Architectural woodworkers, increasingly building with mixed materials, find little room for error once projects head from the shop floor to installation.
While this has always been true, the veneer panel, wood moulding and caework installation process has traditionally been more forgiving - allowing for tweaking and adjustments to take place to accommodate unforeseen electrical and plumbing, and dimensioning of project elements that are a scoche off.
But woodworkers are doing much more than woodwork, as attendees gathered at the Architectural Woodwork Institute 61st annual convention shared. Frequently asked to work with metal, glass, ceramic and acrylic, along with wood, architectural millworks are gaining competencies in forming and shaping new materials - or partnering with a firm that is already good at it.
The Architectural Woodwork Institute held elections and conducted association business during its gathering annual gathering in Orlando FL last week.
• Randy Jensen, VP, Leonard Peterson & Co., becomes president of AWI, effective January 1, 2014, succeeding Mike Bell of Allegheny Lumber & Millwork.
• An updated Architectural Woodwork Standard publication will be issued in the first quarter of 2014, with a digital format available.
• AWI is working on an updated website. awinet.org
AWI's 2014 convention will be held in San Antonio, TX, Oct. 22-24.
There is a business risk, say woodworkers, in managing projects that veer away from wood, or panel and solid materials that can be milled, formed and shaped similarly - where woodshops are best at adding value. Some projects are arriving with ancillary jobs for mounting components, or even overseeing other subcontractors, that have little to do with the overall architectural woodwork on a job.
"When there is not enough wood in it, we find ourselves becoming project managers," one exec told me. "We found we can't make money handling subcontractors." The project has to have enough forming or shaping of wood and related materials to allow the company to add value and make a good margin.
And non-wood materials, such as stainless steel or granite, are not readily trimmed on location. So a pre-build, or even modular pre-assembly or jobs into component sections, is growing in popularity. This also means that installations go quicker.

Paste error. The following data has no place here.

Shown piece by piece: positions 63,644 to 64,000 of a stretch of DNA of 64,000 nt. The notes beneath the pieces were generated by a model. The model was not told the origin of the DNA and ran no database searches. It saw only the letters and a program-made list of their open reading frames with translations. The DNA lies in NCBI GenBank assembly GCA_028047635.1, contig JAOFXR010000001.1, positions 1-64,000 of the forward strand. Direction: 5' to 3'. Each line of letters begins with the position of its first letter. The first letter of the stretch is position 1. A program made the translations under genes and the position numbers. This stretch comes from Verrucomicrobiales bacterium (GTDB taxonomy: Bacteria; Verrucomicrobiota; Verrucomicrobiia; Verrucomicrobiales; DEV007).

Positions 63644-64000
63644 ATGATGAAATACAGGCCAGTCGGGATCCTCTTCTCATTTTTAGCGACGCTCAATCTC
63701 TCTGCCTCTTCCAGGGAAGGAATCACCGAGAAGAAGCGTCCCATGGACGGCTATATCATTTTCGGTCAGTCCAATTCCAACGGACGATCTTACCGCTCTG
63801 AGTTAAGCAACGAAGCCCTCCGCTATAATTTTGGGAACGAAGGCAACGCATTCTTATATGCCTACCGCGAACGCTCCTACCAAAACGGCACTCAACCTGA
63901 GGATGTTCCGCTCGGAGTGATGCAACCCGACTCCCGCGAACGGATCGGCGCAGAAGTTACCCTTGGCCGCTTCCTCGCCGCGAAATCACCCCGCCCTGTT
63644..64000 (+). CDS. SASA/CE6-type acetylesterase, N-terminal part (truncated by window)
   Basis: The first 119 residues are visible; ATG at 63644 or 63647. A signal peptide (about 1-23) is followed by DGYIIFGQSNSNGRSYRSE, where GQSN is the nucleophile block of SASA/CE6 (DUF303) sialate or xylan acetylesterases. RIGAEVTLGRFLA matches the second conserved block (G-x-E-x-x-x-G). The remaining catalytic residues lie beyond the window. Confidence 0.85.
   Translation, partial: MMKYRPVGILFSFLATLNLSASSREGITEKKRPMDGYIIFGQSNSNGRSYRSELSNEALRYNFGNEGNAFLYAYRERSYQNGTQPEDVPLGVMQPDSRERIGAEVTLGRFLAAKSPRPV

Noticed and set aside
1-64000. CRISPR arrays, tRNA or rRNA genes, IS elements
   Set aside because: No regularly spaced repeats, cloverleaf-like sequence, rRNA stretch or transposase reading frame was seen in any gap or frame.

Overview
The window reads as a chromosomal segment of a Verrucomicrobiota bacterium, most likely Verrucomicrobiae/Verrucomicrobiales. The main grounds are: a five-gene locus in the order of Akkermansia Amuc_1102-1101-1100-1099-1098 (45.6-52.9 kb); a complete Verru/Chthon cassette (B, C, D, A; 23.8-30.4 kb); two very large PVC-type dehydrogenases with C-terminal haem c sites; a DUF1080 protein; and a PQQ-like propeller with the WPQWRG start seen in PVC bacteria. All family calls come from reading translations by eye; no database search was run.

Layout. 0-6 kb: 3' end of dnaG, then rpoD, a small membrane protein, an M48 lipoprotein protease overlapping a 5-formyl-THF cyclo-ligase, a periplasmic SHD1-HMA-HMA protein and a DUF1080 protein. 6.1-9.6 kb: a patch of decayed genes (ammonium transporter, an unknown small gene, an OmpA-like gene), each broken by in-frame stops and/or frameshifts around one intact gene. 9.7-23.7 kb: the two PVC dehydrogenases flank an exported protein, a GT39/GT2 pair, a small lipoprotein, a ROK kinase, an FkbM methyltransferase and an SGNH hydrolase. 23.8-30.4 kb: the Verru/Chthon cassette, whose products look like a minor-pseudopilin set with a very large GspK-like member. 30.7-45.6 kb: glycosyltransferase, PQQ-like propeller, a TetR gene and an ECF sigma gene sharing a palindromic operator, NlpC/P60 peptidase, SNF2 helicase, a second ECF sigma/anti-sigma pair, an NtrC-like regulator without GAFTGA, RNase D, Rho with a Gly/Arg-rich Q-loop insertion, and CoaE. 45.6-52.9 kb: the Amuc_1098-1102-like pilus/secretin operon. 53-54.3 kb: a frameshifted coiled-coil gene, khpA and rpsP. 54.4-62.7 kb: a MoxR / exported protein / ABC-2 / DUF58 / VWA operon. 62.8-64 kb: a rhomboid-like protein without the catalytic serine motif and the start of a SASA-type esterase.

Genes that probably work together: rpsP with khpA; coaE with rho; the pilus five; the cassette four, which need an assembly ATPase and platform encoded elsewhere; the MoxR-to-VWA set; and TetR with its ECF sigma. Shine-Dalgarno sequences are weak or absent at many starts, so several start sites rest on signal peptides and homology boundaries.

The other big change is communications, and computerization. A panel of woodworking execs told how to:
• inexpensively connect a production plant wirelessly to the front office
• communicate using social media with millenial generation clients - who don't e-mail or call, but instead text and post to Facebook.
"I have a general manager on a building project who is 26," said Jonathan Adams of AWI-member Adams Goup. "This is how the next generation communicates." Adams, who turned 30 the day of his presentation, recommended Salesforce.com's Chatter or similar chat applications as a way to communicate around a project, or internally. Added benefits: it records suggestions and ideas as they develop, and it eliminates floods of e-mails that actually diminish communications on complicated projects wth many layers and players.
Erik Fetzer showed how Fetzer Architectural Woodwork wired its Salt Lake City plant floor, inexpensively, using Bluetooth, $275 slim computer towers and even $50 computer cards to keep the entire manufacturing floor reporting interactively real-time to the office.
Eastern Millwork, which uses bar codes and RFID to track jobs through production and delivery to the client. "There is nothing worse than being told it didn't arrive, and then it turns up on the jobsite loading dock six months later." Eastern Millwork casework is wrapped for shipping with carboard tops and bottoms, but tough shrinkwrap around the sides, so recipients know the package is furniture, and should be handled carefully. The move has reduced damage significantly for Eastern Millwork.
Building Information Modeling, or BIM, figures big for architectural woodworkers. By automating the design drawing programs, all contractors and subcontractors who are linked to the applicatin can see all the dimensions of their project - not just their own area.
Here too, there is both upside and downside. Printing project plans, once a costly affair, is now a digital act. So general managers and designers readily submit revisions - and it's up to the architectural woodworker to "find the changes." Here software can also provide an assist, by automatically comparing generations of drawings to locate changes.
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